The practice of Female Genital Mutilation (FGM) has long been frowned upon by Western society. It is all too common in African countries, and can lead to devastating health issues for the girl involved.
America banned FGM back in 1997, but according to the Centers for Disease Control and Prevention, female genital mutilation is on the rise in the states.
It is hard to believe this is the real number because of how much [FGM-practicing] communities are growing, especially in the last two or three years,” said Mariama Diallo, African community specialist at Sanctuary for Families, a New York-based non-profit dedicated to helping domestic violence and trafficking victims. Her organization could only extrapolate using census data when it issued a report on the growing problem last year. […] Support for victims is also comparatively poor in the U.S., health workers say. Nour in Boston and Johnson in Arizona run the only two clinics dedicated to supporting FGM victims in the U.S.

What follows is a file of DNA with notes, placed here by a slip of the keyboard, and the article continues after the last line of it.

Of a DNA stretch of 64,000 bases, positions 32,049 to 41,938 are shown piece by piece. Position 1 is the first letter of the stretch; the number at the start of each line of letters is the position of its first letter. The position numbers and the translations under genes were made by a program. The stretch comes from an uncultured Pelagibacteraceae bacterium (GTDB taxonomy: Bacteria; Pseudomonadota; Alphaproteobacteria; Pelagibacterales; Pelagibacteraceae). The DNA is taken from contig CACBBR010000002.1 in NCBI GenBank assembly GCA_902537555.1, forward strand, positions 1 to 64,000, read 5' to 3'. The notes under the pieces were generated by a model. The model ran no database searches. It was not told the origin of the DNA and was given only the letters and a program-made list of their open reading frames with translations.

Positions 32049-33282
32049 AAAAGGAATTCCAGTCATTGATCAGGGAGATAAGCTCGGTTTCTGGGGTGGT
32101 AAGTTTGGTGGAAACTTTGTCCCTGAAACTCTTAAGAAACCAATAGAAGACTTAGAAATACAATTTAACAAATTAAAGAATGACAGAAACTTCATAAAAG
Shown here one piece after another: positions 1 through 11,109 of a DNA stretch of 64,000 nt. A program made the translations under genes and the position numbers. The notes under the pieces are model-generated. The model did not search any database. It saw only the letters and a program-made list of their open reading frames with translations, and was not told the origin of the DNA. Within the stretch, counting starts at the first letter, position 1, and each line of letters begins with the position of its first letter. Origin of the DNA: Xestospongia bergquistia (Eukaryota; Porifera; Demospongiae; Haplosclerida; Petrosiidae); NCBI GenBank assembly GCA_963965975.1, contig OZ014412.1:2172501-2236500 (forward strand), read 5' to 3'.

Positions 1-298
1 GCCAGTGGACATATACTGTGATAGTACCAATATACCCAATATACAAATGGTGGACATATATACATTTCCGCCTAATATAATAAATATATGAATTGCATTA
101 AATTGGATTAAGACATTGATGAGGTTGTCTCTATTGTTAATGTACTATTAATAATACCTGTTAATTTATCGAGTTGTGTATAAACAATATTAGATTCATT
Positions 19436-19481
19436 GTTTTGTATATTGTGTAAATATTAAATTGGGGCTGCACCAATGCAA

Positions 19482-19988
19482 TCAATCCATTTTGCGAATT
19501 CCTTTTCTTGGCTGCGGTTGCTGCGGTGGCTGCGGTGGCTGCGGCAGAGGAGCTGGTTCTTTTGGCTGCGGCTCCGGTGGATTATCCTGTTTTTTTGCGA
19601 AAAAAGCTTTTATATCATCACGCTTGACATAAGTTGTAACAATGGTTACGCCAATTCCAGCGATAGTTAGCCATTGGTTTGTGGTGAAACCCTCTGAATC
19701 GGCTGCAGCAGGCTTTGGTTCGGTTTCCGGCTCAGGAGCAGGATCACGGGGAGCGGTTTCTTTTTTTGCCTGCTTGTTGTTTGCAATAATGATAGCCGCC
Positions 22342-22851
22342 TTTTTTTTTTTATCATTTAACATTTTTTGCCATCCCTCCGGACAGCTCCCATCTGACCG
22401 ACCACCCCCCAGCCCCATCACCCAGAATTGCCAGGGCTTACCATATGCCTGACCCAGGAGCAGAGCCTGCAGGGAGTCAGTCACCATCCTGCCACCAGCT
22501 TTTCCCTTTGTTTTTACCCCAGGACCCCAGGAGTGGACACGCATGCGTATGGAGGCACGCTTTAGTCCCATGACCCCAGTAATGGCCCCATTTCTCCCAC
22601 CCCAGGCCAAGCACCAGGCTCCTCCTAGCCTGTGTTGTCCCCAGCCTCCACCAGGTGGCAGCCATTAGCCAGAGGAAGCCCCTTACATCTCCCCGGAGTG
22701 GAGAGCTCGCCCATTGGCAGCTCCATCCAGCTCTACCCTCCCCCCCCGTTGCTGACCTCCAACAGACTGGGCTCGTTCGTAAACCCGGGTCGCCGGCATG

Comparatively the U.K. – with only a fifth of the population of the U.S. – has 15 specialist clinics. British midwife Comfort Momoh, who runs one such operation, recently visited the U.S. to research American facilities.
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